Accompanying a more even-keeled political approach and more rigorous empiricism in criminology than was prevalent in more ideologically combative times has been a realization that there is nothing necessarily punitive in classical or rational choice theory and that therefore the perspectives should not be faulted when it is misapplied or misunderstood. Articles framed by the perspectives usually examine the possibility that punishment reduces crime, and often that is found to be the case in at least some examined conditions. However, for people who would use the perspectives as ideology to support getting tough on crime, the approach has as many inherent inconsistencies as convergences. Contemporary versions of rational choice specify countless complications of simple postulated relationships between increased punishment and decreased crime, for example. There clearly the rational choice tradition acknowledges that there are limited conditions under which one should expect punishment increases to lead to reductions in rates of crime or to impede individual decisions to commit crime.
Indeed, people who would turn to rational choice and classical theory for endorsement of punitive perspectives should know that they have opened themselves to attack from their desired theoretical bedfellows. This is because rational choice theorists and their classical forebears generally demand consistent and logical economic arguments and real evidence for the practicality and efficacy of state practices. Those who follow the tradition would evaluate the net payoff of punitive programs skeptically before determining them legitimate. Moreover, the tradition is closely coupled historically with utilitarian views of law wherein good laws are only those that can be enforced (which usually requires considerable popular legitimacy) and that lead to the general betterment. The latter, of course, is a difficult philosophical and empirical obstacle to surmount for people who argue that more punishment is needed.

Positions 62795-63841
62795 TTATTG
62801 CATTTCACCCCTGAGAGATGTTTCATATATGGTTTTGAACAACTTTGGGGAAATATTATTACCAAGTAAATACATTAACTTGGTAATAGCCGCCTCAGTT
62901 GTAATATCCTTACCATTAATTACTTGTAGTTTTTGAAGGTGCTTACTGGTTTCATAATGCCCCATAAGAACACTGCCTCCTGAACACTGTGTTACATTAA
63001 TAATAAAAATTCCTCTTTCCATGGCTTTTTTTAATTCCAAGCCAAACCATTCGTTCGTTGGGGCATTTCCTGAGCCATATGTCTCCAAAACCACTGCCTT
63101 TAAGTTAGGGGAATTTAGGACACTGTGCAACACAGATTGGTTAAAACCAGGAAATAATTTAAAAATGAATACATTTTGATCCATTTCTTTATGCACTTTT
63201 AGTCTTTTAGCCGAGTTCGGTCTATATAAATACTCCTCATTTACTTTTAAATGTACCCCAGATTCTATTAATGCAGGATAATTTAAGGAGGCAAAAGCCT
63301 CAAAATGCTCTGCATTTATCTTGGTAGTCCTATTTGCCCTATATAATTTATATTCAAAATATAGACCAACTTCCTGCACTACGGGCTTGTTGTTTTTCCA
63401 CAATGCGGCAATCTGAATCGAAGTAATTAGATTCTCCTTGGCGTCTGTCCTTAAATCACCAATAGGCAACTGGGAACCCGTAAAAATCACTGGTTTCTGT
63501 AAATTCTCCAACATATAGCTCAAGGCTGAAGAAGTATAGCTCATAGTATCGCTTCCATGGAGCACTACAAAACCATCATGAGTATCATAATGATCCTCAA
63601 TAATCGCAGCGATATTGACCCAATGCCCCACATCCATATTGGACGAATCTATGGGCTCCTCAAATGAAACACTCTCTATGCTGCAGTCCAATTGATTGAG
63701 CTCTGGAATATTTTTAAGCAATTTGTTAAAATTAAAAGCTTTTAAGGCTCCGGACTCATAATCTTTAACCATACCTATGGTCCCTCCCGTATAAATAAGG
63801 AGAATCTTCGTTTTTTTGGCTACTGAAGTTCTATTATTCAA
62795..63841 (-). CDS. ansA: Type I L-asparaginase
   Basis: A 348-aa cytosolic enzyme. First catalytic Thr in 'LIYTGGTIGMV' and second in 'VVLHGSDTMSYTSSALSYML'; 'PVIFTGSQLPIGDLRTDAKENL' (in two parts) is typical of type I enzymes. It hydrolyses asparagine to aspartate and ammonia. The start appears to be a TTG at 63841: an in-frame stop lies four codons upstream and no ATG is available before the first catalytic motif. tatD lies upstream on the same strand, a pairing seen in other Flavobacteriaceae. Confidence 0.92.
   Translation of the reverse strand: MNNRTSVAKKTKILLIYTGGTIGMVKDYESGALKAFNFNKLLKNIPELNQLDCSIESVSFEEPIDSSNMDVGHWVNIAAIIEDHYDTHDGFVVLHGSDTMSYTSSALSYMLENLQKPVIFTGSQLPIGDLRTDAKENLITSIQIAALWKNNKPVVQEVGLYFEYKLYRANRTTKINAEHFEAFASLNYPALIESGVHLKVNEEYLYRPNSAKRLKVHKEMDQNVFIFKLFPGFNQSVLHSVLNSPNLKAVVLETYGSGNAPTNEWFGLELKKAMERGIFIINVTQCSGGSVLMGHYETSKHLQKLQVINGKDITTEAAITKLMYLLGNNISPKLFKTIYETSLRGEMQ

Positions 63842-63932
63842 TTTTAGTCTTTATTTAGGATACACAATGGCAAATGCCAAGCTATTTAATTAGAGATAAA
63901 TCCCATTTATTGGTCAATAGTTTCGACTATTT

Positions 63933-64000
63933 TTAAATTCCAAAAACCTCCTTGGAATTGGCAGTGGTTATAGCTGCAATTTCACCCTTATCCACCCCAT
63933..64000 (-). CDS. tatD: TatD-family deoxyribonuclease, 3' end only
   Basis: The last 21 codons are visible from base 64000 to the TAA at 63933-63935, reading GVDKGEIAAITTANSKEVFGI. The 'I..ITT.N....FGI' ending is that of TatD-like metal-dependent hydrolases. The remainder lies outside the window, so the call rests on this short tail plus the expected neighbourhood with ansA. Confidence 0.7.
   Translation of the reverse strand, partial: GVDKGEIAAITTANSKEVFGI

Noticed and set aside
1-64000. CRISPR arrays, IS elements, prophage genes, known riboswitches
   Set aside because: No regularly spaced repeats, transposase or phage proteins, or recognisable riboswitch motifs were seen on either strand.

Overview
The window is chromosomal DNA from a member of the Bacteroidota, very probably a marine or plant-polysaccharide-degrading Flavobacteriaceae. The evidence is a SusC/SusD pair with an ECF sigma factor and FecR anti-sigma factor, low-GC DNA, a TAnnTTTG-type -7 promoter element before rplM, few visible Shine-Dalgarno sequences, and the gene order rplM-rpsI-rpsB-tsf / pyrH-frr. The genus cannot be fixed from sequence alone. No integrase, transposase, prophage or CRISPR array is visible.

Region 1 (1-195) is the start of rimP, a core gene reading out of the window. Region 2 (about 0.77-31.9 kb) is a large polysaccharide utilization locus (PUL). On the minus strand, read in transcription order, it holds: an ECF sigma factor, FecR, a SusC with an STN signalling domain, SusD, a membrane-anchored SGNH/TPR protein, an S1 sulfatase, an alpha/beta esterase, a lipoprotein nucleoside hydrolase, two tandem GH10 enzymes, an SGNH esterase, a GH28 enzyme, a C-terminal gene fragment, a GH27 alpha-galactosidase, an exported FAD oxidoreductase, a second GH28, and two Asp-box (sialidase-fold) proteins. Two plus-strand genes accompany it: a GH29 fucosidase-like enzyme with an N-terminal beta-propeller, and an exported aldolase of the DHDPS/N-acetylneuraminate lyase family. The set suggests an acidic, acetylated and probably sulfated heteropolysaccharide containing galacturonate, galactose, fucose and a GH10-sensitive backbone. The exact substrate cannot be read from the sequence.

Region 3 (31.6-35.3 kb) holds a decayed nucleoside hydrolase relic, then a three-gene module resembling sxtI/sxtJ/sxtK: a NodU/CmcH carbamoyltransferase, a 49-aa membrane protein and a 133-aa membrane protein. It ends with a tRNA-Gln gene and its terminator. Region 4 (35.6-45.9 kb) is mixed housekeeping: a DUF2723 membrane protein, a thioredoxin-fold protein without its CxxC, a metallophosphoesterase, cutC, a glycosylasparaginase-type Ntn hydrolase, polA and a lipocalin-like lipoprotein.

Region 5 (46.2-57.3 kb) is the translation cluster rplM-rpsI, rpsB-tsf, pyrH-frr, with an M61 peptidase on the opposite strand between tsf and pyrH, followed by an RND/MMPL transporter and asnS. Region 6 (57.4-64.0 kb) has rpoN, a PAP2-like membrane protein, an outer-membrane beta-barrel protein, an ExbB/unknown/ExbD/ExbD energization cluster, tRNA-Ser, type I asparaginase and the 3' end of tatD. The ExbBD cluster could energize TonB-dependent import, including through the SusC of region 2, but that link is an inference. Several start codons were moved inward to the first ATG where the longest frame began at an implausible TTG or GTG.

The earliest classical theorists postulated that many punishments were necessarily irrational and excessive simply because they would inevitably be ineffective in deterring crime. This fact still exerts significant influence in both rational choice and classical theorizing. Laws that are groundless, inefficacious, unprofitable, or needless are not good laws. If any convenient liaison between the classical, rational choice perspective and get-tough policies existed, it seems to have been temporary and probably not all that important for, properly modified, almost any broad ideology can inspire or be used to defend vengeful approaches to criminal justice.